Vancouver city councillors from three different political parties used words such as “uncomfortable” and “perplexed” to describe their reaction to a former city councillor advocating for developers in meetings with Mayor Kennedy Stewart.
The councillors were reacting to a story posted May 9 on the Courier’s website, which revealed former Vision Vancouver councillor Raymond Louie participated in 10 meetings with Stewart between November and March.
“I’m uncomfortable with Raymond Louie seemingly acting as a lobbyist for developers so quickly after his time on council ended,” said OneCity Coun. Christine Boyle in an email to the Courier.
“There was clear public concern that the last council was too cozy with developers. These meetings reinforce the need for a lobbyist register, and a cooling off period after elected officials leave public office.”
Seven of Louie’s 10 meetings were with developers, including Ian Gillespie of Westbank Projects Corp., Bruno and Peter Wall of Wall Financial Corporation and Brian McCauley of Concert Properties.
The meetings were recorded in the mayor’s monthly calendars, which are regularly posted on the city website. The calendars, which cover November to March, didn’t disclose the topic of each meeting.
Louie’s participation in the meetings are in contrast to a major plank in Stewart’s election campaign that called for a 12-month cooling off period for elected officials and city staff before doing any business with the city.
Louie’s term ended last November.
Stewart’s request for a cooling off period and a lobbyist registry received the unanimous support of council in December, but the measures have not been put in place yet. City staff continues to work on the file and has not publicly updated council on progress.
“I’m perplexed that the mayor is knowingly participating in meetings with industry facilitated by former councillor Louie when this is exactly what his conflict of interest motion recommended against — a 12-month ban from former councillors lobbying city hall,” said NPA Coun. Lisa Dominato in an email to the Courier.
Dominato successfully moved a motion in March to have councillors also disclose their calendars. She said such a move helps build public trust in the democratic process.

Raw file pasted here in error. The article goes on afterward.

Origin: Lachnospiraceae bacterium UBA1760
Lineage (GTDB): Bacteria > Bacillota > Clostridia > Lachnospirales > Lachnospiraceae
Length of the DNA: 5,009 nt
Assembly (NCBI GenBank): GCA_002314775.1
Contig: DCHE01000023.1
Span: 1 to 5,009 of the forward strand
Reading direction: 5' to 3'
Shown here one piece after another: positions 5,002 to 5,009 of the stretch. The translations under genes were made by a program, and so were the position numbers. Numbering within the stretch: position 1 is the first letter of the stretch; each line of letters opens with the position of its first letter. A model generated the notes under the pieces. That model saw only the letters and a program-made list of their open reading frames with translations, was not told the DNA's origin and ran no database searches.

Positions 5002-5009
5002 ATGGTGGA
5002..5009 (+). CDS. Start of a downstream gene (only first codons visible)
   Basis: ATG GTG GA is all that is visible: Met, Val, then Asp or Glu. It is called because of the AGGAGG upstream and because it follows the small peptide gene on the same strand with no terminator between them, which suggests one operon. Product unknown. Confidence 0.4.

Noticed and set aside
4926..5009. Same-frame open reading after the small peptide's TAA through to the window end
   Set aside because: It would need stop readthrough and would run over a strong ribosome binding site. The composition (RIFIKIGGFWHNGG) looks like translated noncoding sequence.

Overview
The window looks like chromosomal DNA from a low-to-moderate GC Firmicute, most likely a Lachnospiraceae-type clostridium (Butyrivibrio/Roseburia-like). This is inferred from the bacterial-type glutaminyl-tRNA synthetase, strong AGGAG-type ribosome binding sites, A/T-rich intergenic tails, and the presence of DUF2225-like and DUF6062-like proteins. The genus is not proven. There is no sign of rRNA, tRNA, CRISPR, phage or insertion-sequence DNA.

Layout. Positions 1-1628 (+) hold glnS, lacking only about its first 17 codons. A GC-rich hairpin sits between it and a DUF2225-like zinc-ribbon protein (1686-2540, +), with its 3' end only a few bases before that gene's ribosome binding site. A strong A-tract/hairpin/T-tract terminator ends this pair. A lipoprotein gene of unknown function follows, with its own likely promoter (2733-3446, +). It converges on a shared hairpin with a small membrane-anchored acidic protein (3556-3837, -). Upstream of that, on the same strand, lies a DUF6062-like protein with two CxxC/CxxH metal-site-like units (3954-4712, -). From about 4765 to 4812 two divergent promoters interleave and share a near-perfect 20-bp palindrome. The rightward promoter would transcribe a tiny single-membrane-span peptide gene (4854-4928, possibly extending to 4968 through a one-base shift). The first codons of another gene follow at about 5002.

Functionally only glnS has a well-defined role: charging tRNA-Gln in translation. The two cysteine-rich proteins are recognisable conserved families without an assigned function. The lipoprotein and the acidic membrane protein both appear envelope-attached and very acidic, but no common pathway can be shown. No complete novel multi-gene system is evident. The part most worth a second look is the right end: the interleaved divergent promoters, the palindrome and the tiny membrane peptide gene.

Dominato expects the calendars to be made public by September.
“That way people can see the broad range of people and organizations that we meet with on a regular basis,” she said by telephone. “I have been part of meetings with the development community. I’ve met with individuals, I’ve met with residents’ groups, I’ve met with non-profits and it’s really to understand the different issues and challenges to make sure I’m informed.”
Green Party Coun. Pete Fry said he thought Stewart could have been “more circumspect of the optics” of the frequency of Louie’s meetings with developers in the mayor’s office.
“It certainly does fly in the face of what the mayor’s been talking about [regarding conflict of interest rules and a lobbyist registry],” he said.
At the same time, Fry said, he didn’t believe there was “anything sinister” that can be concluded from Louie’s presence at city hall. He also met with Louie, he said, to learn more about the role of a councillor.
“To be totally frank, Raymond has spent a long time in government and is probably looking for where his life now takes him, and what is his role and what is his job and what’s he going to do,” he said. “He’s not going to go back to being a shop steward on a press floor, which is sort of where he was before [he got elected].”
Fry said he and some other councillors met with "a bunch" of developers in December to understand their position around some of the motions being brought to council regarding "renovictions" and the city's Rental 100 program, which provides incentives to developers to build rental housing. Louie was not present, he said.
The Courier left several messages for Louie last week but had not heard back from him before this story was posted. Messages were also left for several of the developers listed in the calendar, but none returned calls.
Stewart described the former Vision Vancouver councillor’s role in the meetings as “advocating” for developers, although he said he didn’t know if Louie was being paid.
“Raymond’s relationship with the other folks in the room are only known to them,” the mayor told the Courier. “I have no idea what their arrangements are, and you’ll have to ask him about that.”
The mayor said the three one-on-one meetings with Louie were to seek his expertise on local government experience. Louie served 16 years on council with COPE and Vision and was president of the Federation of Canadian Municipalities and vice-chairperson of the Metro Vancouver agency.
The mayor has also met with a variety of people representing non-profits, residents’ associations, housing advocates, First Nations leaders and members of the Vancouver Fire Fighters union, among others.
“I am glad to see that Mayor Stewart has been meeting with non-profit housing providers and tenant advocacy groups, too,” Boyle said in her email to the Courier. “I can tell you that he is talking about housing all the time. I know he is fiercely committed to tackling the housing affordability crisis.”
Stewart wouldn’t disclose details of his meetings with developers but said he didn’t really know any of them before the election. He said his goal is to get developers to build more rental housing at below market cost.
Note: This story has been updated since first posted.